The excellency of dignity, and the excellency of power. As first-born thou hadst the right of precedency before all thy brethren in point of dignity and power or privilege; the double portion, the priesthood, the dominion over thy brethren were thine. Reuben, thou art my firstborn,.... Jacob addressed himself to Reuben first, in the presence of his brethren, owned him as his firstborn, as he was, Genesis 29:31 did not cashier him from his family, nor disinherit him, though he had greatly disobliged him, for which the birthright, and the privileges of it, were taken from him, 1 Chronicles 5:1.

my might, and the beginning of my strength; begotten by him when in his full strength (z), as well as the first of his family, in which his strength and glory lay; so the Septuagint, "the beginning of my children"; and because he was so, of right the double portion belonged to him, had he not forfeited it, Deuteronomy 21:17. Some versions render the words, "the beginning of my grief", or "sorrow" (a), the word "Oni" sometimes so signifying, as Rachel called her youngest son "Benoni", the son of my sorrow; but this is not true of Reuben, he was not the beginning of Jacob's sorrow, for the ravishing of Dinah, and the slaughter and spoil of the Shechemites, by his sons, which gave him great sorrow and grief, were before the affair of Reuben's lying with Bilhah:

the excellency of dignity, and the excellency of power; that is, to him of right belonged excellent dignity, power, and authority in the family, a preeminence over his brethren, a double portion of goods, succession in government, and, as is commonly understood, the exercise of the priesthood; and so the Targums interpret it, that he should, had he not sinned, took three parts or portions above his brethren, the birthright, priesthood, and kingdom. Jacob observes this to him, that he might know what he had lost by sinning, and from what excellency and dignity, grandeur and power, he was fallen.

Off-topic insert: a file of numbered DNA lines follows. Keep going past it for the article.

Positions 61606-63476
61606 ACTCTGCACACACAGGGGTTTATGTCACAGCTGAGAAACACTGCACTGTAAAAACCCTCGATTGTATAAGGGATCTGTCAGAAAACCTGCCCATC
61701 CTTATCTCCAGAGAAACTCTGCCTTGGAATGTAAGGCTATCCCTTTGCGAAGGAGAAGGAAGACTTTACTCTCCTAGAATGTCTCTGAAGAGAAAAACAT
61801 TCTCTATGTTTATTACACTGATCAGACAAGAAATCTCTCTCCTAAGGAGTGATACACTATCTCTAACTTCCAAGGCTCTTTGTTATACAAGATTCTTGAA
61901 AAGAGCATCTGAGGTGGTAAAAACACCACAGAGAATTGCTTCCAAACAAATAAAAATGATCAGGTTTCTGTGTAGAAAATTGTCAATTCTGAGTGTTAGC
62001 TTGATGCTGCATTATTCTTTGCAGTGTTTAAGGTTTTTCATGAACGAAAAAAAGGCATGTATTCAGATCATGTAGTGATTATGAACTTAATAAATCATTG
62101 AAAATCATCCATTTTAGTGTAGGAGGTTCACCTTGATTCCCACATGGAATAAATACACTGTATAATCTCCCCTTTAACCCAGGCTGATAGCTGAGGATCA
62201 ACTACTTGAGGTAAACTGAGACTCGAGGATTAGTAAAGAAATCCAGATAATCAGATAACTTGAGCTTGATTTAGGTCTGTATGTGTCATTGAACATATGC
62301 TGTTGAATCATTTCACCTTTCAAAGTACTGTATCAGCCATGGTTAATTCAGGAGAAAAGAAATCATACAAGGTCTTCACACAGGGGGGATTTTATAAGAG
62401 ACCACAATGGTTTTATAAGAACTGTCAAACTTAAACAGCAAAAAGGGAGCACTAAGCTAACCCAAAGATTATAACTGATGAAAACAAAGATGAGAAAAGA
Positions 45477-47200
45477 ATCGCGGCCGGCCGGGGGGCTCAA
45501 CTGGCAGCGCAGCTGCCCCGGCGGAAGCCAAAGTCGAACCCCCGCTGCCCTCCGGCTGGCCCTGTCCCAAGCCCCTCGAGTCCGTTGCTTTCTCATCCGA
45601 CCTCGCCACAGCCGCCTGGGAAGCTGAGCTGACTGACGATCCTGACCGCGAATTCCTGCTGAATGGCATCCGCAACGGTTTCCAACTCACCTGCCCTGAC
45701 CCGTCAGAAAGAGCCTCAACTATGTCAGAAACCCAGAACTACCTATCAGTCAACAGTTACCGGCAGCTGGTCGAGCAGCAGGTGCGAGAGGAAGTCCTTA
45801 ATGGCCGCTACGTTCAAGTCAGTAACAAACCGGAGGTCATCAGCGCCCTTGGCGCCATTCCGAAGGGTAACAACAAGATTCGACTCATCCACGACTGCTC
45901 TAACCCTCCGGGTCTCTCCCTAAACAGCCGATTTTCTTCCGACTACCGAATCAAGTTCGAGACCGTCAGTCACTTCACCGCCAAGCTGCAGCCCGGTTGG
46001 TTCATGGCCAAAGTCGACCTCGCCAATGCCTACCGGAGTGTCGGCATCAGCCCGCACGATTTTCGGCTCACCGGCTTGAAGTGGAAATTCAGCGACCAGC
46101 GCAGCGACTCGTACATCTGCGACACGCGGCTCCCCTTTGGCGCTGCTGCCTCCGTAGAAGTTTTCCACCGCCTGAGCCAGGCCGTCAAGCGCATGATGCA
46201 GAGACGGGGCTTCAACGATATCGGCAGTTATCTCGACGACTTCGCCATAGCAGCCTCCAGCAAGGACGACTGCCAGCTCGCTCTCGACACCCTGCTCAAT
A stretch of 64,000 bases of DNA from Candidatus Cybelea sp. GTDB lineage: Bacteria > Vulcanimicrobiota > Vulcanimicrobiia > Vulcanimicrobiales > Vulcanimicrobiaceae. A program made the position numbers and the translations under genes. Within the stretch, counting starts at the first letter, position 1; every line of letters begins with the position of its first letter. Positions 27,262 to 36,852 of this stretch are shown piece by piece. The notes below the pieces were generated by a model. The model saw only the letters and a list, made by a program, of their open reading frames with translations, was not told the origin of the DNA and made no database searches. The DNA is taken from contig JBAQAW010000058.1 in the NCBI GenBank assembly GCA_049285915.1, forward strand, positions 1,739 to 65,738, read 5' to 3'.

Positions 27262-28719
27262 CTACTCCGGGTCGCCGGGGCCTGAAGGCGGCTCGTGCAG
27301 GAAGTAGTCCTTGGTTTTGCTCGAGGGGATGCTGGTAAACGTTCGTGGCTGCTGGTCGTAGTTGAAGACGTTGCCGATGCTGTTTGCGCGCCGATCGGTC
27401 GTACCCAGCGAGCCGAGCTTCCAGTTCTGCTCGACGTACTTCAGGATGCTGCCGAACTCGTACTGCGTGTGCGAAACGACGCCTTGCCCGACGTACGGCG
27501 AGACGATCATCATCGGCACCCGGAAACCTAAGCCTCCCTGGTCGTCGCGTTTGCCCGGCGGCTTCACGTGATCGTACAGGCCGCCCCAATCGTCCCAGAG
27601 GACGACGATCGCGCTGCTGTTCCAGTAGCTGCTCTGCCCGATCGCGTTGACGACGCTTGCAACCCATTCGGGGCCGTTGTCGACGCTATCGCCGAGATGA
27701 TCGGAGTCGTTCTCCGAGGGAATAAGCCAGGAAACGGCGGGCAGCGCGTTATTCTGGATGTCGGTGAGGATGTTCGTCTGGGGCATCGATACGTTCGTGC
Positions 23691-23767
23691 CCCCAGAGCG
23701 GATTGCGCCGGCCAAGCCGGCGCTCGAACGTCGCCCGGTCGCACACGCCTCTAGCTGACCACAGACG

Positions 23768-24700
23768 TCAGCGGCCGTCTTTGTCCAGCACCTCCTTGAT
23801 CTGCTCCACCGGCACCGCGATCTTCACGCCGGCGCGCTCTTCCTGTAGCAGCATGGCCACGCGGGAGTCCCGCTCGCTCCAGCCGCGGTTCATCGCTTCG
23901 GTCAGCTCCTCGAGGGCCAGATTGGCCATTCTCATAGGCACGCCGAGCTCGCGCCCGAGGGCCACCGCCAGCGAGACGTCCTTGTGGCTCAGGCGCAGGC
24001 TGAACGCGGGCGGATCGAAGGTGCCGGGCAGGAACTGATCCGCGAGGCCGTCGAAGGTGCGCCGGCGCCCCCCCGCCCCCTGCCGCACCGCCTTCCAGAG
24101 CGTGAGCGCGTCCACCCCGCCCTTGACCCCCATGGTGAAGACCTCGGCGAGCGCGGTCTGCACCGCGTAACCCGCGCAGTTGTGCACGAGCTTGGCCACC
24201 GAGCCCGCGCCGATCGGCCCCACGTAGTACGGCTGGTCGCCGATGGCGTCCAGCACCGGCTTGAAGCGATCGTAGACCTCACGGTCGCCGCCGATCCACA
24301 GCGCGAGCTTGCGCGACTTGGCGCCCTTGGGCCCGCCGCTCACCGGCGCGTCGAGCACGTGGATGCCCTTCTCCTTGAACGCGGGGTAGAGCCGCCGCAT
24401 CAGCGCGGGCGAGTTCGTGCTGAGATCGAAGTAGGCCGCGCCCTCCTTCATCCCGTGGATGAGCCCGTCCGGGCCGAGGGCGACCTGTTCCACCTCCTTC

(z) "Nate. meae vires. --------" Virgil. (a) , Aquila; , Symmachus apud Drusium; "principium doloris mei", V. L. Tigurine version.

Reuben, thou art my firstborn, my {b} might, and the beginning of my strength, {c} the excellency of dignity, and the excellency of power:

(b) Begotten in my youth.

(c) If you have not left your birthright by your offence.

3. Reuben] Reuben’s early pre-eminence is forfeited. The tribe’s loss of power is here ascribed to the curse of Jacob for an act of incest (see Genesis 35:22; 1 Chronicles 5:1). The territory of the tribe of Reuben lay on the east side of the Dead Sea. In Biblical history, the Reubenites are practically unknown, except for one successful campaign against the Hagarenes (1 Chronicles 5:8-10). In the Song of Deborah (Jdg 5:16), Reuben is denounced for apathy.

beginning] Better, as R.V. marg., firstfruits. The firstborn was expected to inherit the full strength of the parent. Cf. Deuteronomy 21:17; Psalm 78:51; Psalm 105:36. The versions follow a different text. LXX ἀρχὴ τέκνων μου; Lat. principium doloris mei; Aquila κεφάλαιον λύπης μου; Symmachus ἀρχὴ ὀδύνης.

The excellency] This word in Early English had the meaning of “superiority,” owing to its derivation from “excel.” But this has now been lost sight of.

Vulg. major in donis, major in imperio; Targ. Onk. paraphrases “for thee it was provided to receive three portions, the right of firstborn, the priesthood, and the kingdom.”

LXX must here follow a different text, σκληρὸς φέρεσθαι καὶ σκληρὸς αὐθάδης.Verses 3, 4. - Reuben, thou art my firstborn, my might, and the beginning of my strength, the excellency of dignity, and the excellency of power: - Jacob's patriarchal benediction takes the form of an elevated poem, or sublime religious hymn, exhibiting the well-known classes of parallelism, the synthetic the antithetic, and the synonymous, not alone in its separate clauses, but sometimes also in its stanzas or verses. As was perhaps to be expected, it begins with Reuben, who is characterized by a threefold designation, viz.,

(1) by his position in the family, as Jacob's firstborn;

(2) by his relation to Jacob, as the patriarch's "might," כּחַ, or robur virile, and "the beginning" of his "strength," not "of his sorrow" (Vulgate, Aquila, Symmachus), though און might be so translated (cf. Genesis 35:18), and the sense would sufficiently accord with the allusion of ver. 4, but, as required by the parallelism, "of his vigor," און being here equivalent to כּחַ (Rosenmuller, Kalisch, Keil, 'Speaker's Commentary,' et alii); and